Play It Again Sports® is a registered trademark of Winmark Corporation based in Minneapolis, MN. Any unauthorized use of this trademark by others is subject to action under federal and state trademark laws. Other brand names are trademarked or registered by their respective companies. Each Play It Again Sports store is independently owned and operated.
Catcher's equipment - A catcher is the target for the pitcher, so the catcher must wear protective gear that covers the majority of his body. Catcher's gear includes a helmet with a faceguard that is similar to a hockey goalie's mask, a chest protector, shin guards, and a special padded glove. Some catcher's also wear devices called knee savers, which are triangular pads that attach to the players calves and rest his knees even while squatting behind the plate.
Versatile fungo bats are the ones tailored for both outfield and infield practice. Infield bats are effective for those that desire to rip their ball to the young ball hawks. These bats are thicker and heavier through the center in order to give you more oomph. Thicker bats work better especially to softball coaches to hit bigger balls utilized for softball.
As I had previously mentioned, the amount of teaching points is limitless. The length of the game will really depend on how often you stop the action in order to discuss points related to base running, backing up throws, fielding techniques, and etc. If you have assistant coaches, have them distributed throughout the field in order to help with certain teaching points on the spot, thus eliminating full stoppages of the game. Now get out there and start putting the “FUN” back into fungo. I know that’s pretty corny, but I couldn’t help myself 🙂
Play It Again Sports® is a registered trademark of Winmark Corporation based in Minneapolis, MN. The Play It Again Sports®, Plato's Closet®, Once Upon A Child®, Music Go Round®, and Style Encore® trademarks and logos utilized in this website are owned by Winmark Corporation and any unauthorized use of these trademarks by others is subject to action under federal and state trademark laws. Other brand names are trademarked or registered by their respective companies.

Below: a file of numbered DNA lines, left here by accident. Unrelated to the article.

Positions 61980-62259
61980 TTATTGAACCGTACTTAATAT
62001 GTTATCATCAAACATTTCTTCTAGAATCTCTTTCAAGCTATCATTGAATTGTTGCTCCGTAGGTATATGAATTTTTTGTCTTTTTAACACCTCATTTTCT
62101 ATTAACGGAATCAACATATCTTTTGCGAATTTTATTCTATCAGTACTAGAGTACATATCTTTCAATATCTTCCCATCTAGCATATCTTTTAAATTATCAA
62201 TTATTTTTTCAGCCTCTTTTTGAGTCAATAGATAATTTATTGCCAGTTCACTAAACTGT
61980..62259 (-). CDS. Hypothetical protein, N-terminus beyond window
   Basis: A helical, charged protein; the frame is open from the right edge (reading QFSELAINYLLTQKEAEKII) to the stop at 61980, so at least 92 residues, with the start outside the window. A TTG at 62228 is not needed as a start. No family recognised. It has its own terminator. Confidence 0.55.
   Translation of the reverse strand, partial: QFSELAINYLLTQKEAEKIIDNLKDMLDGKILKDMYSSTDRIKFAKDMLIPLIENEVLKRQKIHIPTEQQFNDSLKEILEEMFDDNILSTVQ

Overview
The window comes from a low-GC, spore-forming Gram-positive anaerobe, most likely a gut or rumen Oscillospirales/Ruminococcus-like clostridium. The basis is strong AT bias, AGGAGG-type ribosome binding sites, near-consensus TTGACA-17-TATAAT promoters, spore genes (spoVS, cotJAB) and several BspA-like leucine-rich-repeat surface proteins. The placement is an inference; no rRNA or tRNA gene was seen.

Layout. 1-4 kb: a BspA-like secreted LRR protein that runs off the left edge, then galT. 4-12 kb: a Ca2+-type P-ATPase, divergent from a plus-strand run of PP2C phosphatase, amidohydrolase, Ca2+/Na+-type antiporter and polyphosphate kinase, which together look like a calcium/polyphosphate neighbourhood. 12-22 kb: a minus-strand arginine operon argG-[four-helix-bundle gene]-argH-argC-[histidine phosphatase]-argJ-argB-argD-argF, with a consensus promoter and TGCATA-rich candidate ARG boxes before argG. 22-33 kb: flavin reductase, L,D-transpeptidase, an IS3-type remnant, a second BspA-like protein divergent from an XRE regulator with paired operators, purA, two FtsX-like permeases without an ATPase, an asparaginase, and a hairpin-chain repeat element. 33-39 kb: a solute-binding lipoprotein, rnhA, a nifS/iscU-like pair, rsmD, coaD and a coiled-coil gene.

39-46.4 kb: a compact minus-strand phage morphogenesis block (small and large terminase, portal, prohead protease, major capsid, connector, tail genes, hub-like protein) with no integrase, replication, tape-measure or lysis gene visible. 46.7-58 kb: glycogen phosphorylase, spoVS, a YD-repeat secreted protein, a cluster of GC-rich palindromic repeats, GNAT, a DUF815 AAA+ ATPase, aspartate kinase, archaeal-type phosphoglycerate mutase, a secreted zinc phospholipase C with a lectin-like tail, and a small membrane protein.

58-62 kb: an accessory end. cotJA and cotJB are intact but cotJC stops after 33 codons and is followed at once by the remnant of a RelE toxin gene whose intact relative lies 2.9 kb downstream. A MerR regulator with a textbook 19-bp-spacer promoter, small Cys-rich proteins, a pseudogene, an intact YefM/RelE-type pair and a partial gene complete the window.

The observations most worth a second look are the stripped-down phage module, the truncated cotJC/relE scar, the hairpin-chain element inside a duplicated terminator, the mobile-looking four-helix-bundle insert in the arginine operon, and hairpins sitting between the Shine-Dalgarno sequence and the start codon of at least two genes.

At bat Baltimore chop Bat flip Chinese home run Batting count Bunt sacrifice bunt slap bunt squeeze play Checked swing Cleanup hitter Designated hitter Double Double switch Foul ball Foul tip Golden sombrero Grand slam Ground rule double Hat trick Hit Hit and run Hit by pitch Hitting for the cycle Home run Infield hit Inside-the-park home run Leadoff hitter Lefty-righty switch Line drive Moonshot Plate appearance Platoon system Pull hitter Sacrifice fly Single Strikeout Strike zone Sweet spot Switch hitter Triple Walk Walk-off home run
There are many advantages to using a fungo bat. If you are a coach or a parent looking to improve your player's defensive skill set, you're going to want and need a fungo bat. A normal adult wooden baseball bat will weigh around 27-31 ounces, and after a couple of rounds of pop-flys, it is going to feel like you just went through a full-on workout. With the help of a fungo bat, you will be able to hit ground balls and pop flys all day without getting fatigued. The barrel on a fungo bat will typically be 2 1/4 inches in diameter which greatly helps increase your control over the bat through the hitting zone. While the barrel has a much more thin diameter, it is also much longer in comparison to a normal wood baseball bat. This larger hitting surface and smaller barrel combine to give coaches and parents quick swing speeds with precise accuracy.